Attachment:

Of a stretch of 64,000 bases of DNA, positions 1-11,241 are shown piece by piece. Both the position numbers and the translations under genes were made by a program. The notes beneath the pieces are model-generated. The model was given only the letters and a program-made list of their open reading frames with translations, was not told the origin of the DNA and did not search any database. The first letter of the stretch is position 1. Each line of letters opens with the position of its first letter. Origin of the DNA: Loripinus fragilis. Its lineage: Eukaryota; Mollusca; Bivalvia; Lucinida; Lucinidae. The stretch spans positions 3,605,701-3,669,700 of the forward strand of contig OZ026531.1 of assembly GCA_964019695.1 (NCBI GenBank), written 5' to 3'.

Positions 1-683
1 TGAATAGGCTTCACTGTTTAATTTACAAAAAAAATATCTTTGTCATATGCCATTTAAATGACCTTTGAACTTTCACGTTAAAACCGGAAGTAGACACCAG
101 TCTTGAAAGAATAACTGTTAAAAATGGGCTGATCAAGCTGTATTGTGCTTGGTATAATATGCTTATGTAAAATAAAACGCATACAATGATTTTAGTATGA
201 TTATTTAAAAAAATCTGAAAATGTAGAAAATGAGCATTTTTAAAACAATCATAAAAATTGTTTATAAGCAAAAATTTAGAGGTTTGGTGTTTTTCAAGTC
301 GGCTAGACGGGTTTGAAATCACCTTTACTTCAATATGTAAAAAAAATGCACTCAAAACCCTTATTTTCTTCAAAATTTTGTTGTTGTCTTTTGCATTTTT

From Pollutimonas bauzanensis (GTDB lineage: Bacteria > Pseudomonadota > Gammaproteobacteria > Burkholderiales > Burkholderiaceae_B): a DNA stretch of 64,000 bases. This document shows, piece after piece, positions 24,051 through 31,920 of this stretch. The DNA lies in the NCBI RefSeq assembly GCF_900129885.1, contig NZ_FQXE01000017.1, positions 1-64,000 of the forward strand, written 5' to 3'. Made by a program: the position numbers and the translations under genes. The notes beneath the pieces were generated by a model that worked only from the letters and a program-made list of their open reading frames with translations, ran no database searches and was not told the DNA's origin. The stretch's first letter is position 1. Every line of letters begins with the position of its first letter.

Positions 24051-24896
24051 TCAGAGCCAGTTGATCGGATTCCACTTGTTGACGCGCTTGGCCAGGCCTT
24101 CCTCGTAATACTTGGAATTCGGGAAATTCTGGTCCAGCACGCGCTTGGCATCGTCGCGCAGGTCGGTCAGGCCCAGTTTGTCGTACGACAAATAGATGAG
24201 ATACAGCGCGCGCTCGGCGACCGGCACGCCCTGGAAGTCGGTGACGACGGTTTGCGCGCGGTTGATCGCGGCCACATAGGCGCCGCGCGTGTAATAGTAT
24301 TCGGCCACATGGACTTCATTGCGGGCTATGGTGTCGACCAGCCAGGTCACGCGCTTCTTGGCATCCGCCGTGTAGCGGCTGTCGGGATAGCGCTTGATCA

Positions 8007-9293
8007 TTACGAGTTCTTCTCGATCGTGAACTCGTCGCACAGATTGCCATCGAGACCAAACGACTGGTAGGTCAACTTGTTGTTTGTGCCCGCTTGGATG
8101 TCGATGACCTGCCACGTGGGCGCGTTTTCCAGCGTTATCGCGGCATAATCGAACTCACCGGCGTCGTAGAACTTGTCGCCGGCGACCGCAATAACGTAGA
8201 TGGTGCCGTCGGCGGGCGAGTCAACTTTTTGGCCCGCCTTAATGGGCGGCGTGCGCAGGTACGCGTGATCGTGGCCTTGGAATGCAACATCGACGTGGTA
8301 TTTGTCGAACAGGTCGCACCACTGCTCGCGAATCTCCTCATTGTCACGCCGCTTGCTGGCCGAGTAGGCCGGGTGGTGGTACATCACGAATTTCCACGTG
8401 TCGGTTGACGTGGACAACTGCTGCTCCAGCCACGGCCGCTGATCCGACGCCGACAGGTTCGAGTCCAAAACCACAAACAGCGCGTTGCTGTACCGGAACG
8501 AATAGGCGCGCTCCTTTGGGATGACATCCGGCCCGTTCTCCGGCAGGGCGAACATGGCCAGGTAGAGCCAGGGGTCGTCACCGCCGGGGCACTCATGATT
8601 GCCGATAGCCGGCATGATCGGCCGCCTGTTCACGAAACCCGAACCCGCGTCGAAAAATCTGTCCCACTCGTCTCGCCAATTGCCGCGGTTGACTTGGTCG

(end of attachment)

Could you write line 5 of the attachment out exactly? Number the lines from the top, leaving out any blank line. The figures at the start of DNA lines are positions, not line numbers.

201 TTATTTAAAAAAATCTGAAAATGTAGAAAATGAGCATTTTTAAAACAATCATAAAAATTGTTTATAAGCAAAAATTTAGAGGTTTGGTGTTTTTCAAGTC